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September 14, 2013

SENS6 - A potential revolution in antiviral therapy by killing any cell infected with a virus

PANACEA broad-spectrum antiviral therapeutics was presented at Strategies for Engineering Negligible Senescence SENS-6.

Although there is great concern over emerging viruses and viruses on the category A-C priority pathogen lists, there are relatively few prophylactics or therapeutics for these viruses, and most which do exist are highly pathogen-specific or have undesirable side effects or other disadvantages. As part of our PANACEA program, we have developed a radically new and very broad-spectrum antiviral therapeutic/prophylactic that has the potential to revolutionize the treatment of viral infections, including those due to emerging, category A-C, and common clinical pathogens. Our Double-stranded RNA (dsRNA) Activated Caspase Oligomerizer (DRACO) approach selectively induces apoptosis in cells containing viral dsRNA, rapidly killing infected cells without harming uninfected cells. We have demonstrated that DRACOs are nontoxic in all 11 cell types tested thus far, and effective against 15 different viruses, including DNA and RNA viruses, enveloped and nonenveloped viruses, viruses that replicate in the nucleus and in the cytoplasm, and viruses that use a variety of receptors. Among the viruses against which DRACOs have proven effective in vitro are dengue hemorrhagic fever virus, multiple arenaviruses, and multiple bunyaviruses. In mice, we have demonstrated that DRACOs rapidly penetrate into all organs tested, persist for over 24 hours after each dose, and are nontoxic. We have shown that DRACOs rescue mice from lethal challenges with H1N1 influenza, Tacaribe arenavirus, Amapari arenavirus, and Guama bunyavirus. We hope to optimize our DRACO designs and demonstrate them against additional viruses and in additional animal models. This work should greatly advance DRACOs toward ultimate utility as safe, broad-spectrum therapeutics/prophylactics for priority and emerging viral pathogens, filling a large gap in existing therapeutics.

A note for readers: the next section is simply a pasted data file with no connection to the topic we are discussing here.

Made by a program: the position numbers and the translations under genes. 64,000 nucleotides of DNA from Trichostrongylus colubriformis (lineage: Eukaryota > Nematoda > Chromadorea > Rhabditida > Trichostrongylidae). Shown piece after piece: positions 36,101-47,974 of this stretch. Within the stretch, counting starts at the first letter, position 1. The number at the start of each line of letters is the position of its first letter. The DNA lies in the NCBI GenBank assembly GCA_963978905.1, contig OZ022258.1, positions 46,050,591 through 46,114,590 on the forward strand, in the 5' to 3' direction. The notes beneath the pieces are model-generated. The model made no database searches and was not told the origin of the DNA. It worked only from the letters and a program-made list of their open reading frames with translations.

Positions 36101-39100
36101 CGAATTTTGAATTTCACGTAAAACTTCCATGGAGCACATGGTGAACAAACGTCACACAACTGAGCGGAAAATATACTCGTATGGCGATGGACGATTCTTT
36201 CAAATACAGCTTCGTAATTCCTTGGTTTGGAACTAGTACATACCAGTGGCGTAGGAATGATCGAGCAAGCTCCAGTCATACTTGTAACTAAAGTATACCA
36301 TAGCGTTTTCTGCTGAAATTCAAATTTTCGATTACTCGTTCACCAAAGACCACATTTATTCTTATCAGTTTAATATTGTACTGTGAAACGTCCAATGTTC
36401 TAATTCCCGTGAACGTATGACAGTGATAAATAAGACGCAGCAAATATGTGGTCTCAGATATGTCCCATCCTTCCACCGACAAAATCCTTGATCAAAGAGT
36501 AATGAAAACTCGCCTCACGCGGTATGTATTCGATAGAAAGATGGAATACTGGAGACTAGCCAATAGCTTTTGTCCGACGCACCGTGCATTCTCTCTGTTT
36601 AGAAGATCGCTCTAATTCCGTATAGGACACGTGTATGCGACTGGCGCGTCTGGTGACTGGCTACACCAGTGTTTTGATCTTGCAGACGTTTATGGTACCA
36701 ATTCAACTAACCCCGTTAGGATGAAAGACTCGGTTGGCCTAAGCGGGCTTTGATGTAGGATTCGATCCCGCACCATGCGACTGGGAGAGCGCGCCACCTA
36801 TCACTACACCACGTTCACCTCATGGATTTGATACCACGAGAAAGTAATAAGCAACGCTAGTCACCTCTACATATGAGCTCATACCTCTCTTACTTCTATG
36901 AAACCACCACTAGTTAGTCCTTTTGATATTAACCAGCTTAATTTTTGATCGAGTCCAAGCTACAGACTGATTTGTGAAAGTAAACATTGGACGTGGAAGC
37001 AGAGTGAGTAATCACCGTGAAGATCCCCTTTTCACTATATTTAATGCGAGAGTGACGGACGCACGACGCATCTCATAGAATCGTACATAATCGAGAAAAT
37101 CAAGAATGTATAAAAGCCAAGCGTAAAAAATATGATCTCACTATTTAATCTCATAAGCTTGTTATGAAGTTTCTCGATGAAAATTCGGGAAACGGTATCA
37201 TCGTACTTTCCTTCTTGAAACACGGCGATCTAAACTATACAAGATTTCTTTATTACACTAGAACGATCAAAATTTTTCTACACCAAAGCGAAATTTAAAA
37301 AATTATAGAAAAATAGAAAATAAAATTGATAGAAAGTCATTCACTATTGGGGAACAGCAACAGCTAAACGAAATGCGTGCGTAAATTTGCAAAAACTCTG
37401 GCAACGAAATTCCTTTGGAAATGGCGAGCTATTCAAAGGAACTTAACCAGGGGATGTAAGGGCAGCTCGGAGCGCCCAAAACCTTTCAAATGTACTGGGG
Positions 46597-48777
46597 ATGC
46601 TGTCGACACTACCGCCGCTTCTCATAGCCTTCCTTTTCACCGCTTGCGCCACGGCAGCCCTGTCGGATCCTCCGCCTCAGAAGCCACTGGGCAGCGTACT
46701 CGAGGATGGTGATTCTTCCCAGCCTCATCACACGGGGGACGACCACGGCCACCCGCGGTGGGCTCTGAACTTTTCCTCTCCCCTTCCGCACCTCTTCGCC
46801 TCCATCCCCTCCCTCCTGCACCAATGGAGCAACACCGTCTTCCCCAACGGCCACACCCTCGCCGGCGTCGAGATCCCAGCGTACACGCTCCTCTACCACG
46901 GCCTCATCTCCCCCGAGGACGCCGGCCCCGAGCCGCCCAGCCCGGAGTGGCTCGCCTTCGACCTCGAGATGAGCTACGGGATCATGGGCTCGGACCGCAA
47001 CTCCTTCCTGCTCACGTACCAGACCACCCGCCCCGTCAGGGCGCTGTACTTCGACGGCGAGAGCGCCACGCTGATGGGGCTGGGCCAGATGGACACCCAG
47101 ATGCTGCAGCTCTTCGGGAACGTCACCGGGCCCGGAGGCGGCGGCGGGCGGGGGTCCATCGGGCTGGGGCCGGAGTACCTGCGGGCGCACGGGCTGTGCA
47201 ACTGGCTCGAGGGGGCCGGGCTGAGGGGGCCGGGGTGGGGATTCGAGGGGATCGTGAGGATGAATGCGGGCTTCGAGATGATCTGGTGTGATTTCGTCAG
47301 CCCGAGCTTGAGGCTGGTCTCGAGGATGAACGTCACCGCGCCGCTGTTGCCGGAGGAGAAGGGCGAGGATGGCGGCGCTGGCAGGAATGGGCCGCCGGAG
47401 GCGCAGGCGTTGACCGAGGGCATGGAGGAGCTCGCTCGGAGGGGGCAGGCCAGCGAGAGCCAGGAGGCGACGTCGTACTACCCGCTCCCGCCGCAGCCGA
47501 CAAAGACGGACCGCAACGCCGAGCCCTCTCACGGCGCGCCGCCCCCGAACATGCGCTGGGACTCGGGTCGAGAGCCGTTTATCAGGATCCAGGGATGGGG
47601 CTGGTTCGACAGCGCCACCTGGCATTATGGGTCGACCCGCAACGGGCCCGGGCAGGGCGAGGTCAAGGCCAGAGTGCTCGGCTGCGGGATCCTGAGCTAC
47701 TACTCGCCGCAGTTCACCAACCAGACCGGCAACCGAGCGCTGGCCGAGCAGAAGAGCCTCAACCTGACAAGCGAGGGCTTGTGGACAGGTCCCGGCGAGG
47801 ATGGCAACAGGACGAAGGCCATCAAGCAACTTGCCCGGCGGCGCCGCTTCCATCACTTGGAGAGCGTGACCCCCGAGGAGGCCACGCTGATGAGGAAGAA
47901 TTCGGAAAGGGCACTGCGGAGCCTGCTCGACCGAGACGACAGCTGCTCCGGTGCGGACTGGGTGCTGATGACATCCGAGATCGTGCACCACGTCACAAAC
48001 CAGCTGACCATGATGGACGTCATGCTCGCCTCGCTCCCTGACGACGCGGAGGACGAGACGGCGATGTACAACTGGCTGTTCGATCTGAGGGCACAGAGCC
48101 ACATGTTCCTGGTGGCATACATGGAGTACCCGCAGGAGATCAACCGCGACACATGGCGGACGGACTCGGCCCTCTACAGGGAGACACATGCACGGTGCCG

Researchers at MIT’s Lincoln Lab have developed technology that may someday cure the common cold, influenza and all viral infections.

Plos One - Broad-Spectrum Antiviral Therapeutics





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